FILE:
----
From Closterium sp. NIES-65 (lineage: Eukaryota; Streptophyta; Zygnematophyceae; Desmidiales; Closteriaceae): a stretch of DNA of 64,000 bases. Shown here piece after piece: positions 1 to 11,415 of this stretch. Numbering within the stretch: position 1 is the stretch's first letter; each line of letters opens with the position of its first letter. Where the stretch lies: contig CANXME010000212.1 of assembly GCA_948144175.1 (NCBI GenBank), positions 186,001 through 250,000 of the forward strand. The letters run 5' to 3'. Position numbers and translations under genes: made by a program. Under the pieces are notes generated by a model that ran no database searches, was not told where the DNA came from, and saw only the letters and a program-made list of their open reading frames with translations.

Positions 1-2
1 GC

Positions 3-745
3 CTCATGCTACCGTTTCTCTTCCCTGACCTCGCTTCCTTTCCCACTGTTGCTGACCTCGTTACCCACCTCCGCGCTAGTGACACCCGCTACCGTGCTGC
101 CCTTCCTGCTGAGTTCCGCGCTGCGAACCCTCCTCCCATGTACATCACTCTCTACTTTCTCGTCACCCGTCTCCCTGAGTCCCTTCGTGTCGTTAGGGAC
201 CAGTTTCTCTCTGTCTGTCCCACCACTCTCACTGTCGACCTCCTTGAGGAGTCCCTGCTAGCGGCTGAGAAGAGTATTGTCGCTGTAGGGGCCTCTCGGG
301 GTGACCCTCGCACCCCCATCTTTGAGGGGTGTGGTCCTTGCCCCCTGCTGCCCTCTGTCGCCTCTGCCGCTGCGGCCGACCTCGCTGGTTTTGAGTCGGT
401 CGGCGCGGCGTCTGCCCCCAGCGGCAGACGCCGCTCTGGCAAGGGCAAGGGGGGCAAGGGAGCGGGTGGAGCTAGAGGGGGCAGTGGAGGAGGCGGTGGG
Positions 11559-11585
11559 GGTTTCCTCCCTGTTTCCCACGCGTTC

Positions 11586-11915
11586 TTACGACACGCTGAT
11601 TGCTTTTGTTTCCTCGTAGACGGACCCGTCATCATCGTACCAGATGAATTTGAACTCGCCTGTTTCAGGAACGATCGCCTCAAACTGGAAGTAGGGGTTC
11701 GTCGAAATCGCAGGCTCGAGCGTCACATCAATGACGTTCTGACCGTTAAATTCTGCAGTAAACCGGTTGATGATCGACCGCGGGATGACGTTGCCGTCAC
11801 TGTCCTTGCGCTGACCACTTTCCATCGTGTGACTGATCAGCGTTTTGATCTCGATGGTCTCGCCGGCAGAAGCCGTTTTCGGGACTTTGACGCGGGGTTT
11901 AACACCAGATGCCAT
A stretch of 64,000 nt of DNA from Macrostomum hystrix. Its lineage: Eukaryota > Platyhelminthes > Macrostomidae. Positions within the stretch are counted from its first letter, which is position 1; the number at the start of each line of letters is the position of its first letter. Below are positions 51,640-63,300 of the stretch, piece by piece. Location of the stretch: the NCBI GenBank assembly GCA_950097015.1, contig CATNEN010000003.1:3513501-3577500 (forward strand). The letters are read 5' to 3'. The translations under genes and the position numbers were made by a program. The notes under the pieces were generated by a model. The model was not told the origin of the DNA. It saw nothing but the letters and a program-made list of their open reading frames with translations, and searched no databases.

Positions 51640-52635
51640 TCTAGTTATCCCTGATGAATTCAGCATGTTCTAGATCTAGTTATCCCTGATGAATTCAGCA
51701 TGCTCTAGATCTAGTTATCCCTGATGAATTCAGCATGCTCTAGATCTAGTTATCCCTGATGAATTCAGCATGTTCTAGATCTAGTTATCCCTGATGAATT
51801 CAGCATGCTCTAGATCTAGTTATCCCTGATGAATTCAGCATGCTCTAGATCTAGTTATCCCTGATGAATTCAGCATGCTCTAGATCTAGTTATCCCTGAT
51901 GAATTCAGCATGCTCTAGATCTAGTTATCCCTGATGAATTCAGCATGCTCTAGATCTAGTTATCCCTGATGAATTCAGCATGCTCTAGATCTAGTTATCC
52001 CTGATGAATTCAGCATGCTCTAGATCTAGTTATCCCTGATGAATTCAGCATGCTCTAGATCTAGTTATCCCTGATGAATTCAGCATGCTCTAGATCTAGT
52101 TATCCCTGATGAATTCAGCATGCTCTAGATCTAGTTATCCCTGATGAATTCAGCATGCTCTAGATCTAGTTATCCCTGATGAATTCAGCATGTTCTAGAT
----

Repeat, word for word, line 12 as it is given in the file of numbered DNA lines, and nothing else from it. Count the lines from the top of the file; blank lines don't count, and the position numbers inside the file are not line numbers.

Positions 11586-11915